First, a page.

A set of examples aimed at guiding the beginner is available in the tutorials.

Other test cases (more than 1000 input files) can be found in the ~abinit/test subdirectories, e.g. “fast”, the “vX” series (v1, v2, … v67mbpt, v7, v8), “libxc”, “paral”, the “tutoX” series …

Many different sorts of pseudopotentials can be used with ABINIT. Most of them can be found on the atomic data files page of the ABINIT web site. There are official recommended pseudopotentials tables (the PAW JTH table, and the norm-conserving table from ONCVPSP), and also some older sets of pseudopotentials. Information on pseudopotential files can be found in the ABINIT help file, the Pseudopotential theory document, on the ABINIT wiki, and in the PseudosPAW topics.


A subset of existing pseudopotentials are used for test cases, and are located in the ~abinit/tests/Psps_for_tests directory but they are not recommended for production.

Other programs in the package

In addition to abinit, there are utility programs provided in the package. Some utility programs are written in Fortran (like the main abinit program), and their sources is also in ~abinit/src/98_main. These include:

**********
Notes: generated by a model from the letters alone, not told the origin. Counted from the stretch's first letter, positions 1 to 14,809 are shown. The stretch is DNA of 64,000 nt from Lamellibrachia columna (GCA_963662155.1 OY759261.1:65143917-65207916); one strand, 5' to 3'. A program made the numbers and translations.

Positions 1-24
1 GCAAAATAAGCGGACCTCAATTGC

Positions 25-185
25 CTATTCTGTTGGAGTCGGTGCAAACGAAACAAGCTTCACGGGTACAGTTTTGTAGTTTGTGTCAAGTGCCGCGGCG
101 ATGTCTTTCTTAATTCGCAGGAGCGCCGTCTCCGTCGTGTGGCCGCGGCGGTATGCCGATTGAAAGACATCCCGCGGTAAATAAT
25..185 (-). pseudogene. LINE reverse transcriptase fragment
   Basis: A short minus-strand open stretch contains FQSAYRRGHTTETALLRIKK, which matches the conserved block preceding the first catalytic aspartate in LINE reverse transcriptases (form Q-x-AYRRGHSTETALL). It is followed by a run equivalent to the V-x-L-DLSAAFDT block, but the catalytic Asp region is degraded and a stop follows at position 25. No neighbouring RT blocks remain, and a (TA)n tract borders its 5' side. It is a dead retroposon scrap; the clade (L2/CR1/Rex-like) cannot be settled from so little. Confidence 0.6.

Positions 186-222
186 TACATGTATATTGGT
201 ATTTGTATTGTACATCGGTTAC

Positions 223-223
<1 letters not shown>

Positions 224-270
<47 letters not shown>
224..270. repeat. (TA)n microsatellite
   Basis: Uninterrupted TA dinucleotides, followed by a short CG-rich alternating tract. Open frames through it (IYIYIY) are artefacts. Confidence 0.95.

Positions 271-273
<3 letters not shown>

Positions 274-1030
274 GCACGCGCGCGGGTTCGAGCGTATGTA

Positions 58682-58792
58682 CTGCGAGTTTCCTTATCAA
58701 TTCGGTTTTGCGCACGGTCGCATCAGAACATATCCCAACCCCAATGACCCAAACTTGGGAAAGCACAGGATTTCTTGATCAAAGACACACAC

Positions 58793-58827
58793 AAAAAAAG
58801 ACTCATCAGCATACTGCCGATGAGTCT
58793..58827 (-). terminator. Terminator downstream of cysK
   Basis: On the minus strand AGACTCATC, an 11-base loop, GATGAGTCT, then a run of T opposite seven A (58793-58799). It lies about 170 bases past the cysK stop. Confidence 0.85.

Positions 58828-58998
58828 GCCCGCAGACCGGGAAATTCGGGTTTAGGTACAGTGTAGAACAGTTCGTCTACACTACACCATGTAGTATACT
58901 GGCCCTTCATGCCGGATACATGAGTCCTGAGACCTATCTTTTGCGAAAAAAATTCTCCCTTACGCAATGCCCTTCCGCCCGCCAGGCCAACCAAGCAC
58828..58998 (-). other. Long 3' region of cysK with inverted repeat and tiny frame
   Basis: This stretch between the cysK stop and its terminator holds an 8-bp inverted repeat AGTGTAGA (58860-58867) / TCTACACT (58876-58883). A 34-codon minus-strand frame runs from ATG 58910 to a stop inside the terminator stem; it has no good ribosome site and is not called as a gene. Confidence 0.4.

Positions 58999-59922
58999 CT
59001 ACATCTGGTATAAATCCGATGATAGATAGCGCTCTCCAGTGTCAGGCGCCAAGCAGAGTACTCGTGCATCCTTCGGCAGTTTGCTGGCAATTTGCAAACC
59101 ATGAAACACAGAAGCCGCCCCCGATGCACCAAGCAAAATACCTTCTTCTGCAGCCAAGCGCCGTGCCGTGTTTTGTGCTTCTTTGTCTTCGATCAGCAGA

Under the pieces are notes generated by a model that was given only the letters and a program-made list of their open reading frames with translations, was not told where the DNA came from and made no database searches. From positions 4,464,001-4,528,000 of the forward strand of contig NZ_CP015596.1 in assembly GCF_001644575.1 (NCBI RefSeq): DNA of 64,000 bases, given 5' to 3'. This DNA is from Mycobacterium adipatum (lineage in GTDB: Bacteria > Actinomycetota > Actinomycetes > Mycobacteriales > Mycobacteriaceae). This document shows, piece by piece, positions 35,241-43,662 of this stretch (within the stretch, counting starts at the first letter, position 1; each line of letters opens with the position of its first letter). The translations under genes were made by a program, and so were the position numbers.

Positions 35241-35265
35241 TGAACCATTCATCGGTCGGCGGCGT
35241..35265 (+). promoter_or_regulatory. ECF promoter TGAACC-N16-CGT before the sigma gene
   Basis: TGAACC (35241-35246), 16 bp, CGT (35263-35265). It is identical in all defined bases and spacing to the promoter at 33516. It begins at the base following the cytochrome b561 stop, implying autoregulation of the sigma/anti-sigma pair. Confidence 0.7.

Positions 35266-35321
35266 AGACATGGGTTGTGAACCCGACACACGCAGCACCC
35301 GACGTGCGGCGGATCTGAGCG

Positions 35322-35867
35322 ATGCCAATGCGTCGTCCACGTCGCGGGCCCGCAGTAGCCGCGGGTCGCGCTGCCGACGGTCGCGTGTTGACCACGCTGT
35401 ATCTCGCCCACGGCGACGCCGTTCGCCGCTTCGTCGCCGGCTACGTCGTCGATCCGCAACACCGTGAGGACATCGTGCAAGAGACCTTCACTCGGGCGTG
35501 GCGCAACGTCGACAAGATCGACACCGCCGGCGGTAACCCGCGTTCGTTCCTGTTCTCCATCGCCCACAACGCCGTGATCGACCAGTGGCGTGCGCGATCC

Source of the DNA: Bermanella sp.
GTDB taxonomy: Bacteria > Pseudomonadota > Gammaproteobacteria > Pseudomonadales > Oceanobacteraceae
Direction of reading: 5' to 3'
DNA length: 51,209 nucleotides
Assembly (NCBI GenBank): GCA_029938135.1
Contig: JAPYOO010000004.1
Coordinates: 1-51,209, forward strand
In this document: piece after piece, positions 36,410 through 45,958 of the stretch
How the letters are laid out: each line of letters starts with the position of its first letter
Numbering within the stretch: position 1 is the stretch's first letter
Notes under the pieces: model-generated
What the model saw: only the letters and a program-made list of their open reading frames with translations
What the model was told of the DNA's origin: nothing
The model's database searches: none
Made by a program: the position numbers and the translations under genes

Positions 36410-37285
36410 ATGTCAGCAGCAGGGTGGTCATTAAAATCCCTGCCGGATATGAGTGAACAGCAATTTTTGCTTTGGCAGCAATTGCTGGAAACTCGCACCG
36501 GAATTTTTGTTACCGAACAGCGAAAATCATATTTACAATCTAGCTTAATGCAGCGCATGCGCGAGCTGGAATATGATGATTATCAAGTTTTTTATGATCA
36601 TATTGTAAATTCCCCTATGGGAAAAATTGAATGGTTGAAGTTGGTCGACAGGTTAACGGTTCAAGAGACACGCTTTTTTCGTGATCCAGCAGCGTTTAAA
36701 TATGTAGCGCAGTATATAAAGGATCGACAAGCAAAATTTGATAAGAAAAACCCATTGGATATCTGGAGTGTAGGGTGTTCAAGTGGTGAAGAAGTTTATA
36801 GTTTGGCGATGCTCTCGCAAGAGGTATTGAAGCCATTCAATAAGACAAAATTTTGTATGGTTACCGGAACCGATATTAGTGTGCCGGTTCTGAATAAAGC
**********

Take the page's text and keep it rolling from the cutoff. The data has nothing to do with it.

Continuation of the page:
mrgddb and anaddb
They allow one to post-process responses to atomic displacements and/or to homogeneous electric field, and/or to strain perturbation, as generated by abinit, to produce full phonon band structures, thermodynamical functions, piezoelectric properties, superconducting properties, to name a few. mrgddb is for “Merge of Derivative DataBases”, while anaddb is for “Analysis of Derivative DataBases”.
It can be used to post-process the three-dimensional density (or potential) files generated by abinit. It allows one to deduce charge density in selected planes (for isodensity plots), along selected lines, or at selected points. It allows one also to make the Hirshfeld decomposition of the charge density in “atomic” contributions.